Through the hundreds of paintings, works on paper, and sculpture it spotlighted, the Harmon Foundation provided testimony to the genius of African American artists and to the truth that “black subject matter—the lives, activities, and portraits of African Americans—was a legitimate, valuable, and unique part of American life, worthy of artistic expression and the unique province of black artists.
Who Was William E. Harmon?
How did a white Midwesterner with no prior experience in the visual arts create one of the nation’s most consequential fine arts initiatives of the early twentieth century? What led William Harmon to create such an influential program in support of African American achievement?
Born in Lebanon, Ohio, in 1862, biographical accounts note that young William was deaf from birth; whether the hearing loss was moderate or profound is difficult to determine. During the Civil War, William’s father had been a member of the Ohio infantry. At war’s end, he remained in the military and served as an officer in the Tenth Cavalry Regiment, a segregated unit of African American men who came to beknown as the “Buffalo Soldiers.” These troops patrolled the Western Territories, monitoring Native Americans, transportation routes, and livestock. Having taken a liking to the boy, soldiers in his father’s unit taught William to ride and hunt.
Harmon hoped to be a physician and enrolled in medical school. His father’s failing finances and subsequent early death destroyed that dream. After his return home, Harmon partnered with his uncle to form a real estate company. That modest concern eventually grew to become one of the most lucrative firms in the nation, due in large part its invention of residential subdivisions, which soon spread from the Midwest to major cities along the Eastern Seaboard. Another reason for the company’s success is attributed to its affordable financing plans, resulting in Harmon’s nickname as the “grandfather of installment buying.”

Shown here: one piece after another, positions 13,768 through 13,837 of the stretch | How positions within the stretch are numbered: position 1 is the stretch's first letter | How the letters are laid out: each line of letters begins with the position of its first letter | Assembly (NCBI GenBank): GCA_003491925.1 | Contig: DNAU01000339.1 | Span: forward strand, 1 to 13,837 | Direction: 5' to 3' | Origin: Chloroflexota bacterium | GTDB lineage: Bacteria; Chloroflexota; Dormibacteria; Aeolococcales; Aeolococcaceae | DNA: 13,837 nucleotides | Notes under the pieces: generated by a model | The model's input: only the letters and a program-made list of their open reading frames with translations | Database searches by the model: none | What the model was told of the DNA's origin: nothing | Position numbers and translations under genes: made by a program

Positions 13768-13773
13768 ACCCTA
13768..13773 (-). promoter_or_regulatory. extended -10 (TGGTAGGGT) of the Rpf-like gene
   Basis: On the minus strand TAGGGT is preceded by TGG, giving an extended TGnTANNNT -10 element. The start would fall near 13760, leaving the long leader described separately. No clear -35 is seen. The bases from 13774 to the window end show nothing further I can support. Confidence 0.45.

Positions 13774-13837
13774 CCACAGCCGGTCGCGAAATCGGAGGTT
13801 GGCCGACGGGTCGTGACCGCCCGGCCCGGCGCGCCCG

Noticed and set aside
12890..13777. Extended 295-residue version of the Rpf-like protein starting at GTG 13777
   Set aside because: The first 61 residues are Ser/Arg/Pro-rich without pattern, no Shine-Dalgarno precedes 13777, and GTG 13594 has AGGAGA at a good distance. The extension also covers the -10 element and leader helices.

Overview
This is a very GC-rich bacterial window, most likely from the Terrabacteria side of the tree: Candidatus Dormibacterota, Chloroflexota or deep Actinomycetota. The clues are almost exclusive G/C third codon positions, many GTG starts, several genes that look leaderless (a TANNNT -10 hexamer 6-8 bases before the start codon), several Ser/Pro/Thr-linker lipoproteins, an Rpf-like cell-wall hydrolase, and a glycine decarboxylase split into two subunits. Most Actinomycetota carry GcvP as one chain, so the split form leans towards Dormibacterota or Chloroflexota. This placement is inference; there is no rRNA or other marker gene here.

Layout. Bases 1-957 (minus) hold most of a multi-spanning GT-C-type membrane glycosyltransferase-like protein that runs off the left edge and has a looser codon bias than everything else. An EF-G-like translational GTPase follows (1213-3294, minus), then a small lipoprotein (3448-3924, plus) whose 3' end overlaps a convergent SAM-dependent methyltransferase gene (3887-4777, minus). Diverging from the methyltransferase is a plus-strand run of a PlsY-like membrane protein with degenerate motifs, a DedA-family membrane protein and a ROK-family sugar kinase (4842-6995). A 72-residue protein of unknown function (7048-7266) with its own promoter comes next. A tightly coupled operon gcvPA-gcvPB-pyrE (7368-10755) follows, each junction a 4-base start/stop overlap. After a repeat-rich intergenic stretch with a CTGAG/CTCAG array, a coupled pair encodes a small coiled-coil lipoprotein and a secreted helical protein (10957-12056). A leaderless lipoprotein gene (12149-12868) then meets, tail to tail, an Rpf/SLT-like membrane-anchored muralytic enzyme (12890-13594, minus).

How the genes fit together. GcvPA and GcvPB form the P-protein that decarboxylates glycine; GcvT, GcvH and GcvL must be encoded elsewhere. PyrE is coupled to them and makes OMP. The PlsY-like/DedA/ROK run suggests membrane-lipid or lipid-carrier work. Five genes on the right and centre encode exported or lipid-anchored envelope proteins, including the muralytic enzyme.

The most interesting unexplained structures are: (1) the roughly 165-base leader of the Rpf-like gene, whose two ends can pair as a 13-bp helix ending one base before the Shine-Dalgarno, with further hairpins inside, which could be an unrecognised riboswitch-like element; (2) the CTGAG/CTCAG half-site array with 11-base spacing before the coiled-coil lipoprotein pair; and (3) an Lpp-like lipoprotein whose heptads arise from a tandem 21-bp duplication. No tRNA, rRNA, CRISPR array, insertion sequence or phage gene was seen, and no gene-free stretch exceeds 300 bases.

Observations of prejudice spur Harmon Awards
Living in New York City, Harmon was distressed by the prejudice and oppression African Americans experienced in segregated housing, education, and medical care, as well as the steep barriers to economic opportunity. A devout Christian, one of his earliest philanthropic efforts focused on the production of religious movies for use in worship services, as well as the building of playgrounds in black neighborhoods.
In 1922, Harmon consolidated his outreach through the establishment of a charitable foundation. In addition to the Distinguished Achievement awards and art exhibition program, the Harmon Foundation instigated or advanced an array of other causes including the College Art Association, the Boy Scouts of America, and the establishment of a pension fund for nurses.
William Harmon did not live to see his foundation’s full impact. Following his death in July 1928, his estate was valued at nearly five million dollars. That same month, the New York Times revealed Harmon as “Jedediah Tingle,” a popular but mysterious benefactor who contributed small and large sums to individuals and causes throughout the city.